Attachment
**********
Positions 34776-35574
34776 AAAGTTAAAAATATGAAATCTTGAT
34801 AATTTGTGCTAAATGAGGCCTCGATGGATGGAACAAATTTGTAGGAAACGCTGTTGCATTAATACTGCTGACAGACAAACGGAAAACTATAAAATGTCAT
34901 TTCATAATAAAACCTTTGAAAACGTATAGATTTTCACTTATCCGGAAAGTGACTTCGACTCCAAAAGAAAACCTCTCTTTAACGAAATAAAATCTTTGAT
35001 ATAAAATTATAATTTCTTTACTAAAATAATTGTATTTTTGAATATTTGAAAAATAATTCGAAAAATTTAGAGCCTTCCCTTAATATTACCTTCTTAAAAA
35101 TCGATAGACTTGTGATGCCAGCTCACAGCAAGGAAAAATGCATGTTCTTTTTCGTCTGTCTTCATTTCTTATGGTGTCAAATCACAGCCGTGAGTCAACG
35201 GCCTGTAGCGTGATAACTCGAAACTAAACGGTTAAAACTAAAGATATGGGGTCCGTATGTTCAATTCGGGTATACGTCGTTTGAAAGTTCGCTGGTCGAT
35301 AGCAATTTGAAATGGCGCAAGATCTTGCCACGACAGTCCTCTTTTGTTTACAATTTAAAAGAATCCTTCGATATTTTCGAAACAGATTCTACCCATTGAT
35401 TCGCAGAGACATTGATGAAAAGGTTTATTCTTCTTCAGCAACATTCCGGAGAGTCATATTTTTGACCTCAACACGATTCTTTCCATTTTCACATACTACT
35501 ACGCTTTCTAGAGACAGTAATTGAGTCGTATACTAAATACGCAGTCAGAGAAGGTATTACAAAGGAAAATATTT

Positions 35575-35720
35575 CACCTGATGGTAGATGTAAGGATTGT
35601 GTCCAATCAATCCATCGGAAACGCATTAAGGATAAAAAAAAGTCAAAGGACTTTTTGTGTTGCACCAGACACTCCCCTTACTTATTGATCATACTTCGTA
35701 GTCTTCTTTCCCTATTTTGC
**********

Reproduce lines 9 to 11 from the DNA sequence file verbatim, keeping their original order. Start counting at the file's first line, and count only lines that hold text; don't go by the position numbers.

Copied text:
35401 TCGCAGAGACATTGATGAAAAGGTTTATTCTTCTTCAGCAACATTCCGGAGAGTCATATTTTTGACCTCAACACGATTCTTTCCATTTTCACATACTACT
35501 ACGCTTTCTAGAGACAGTAATTGAGTCGTATACTAAATACGCAGTCAGAGAAGGTATTACAAAGGAAAATATTT

Positions 35575-35720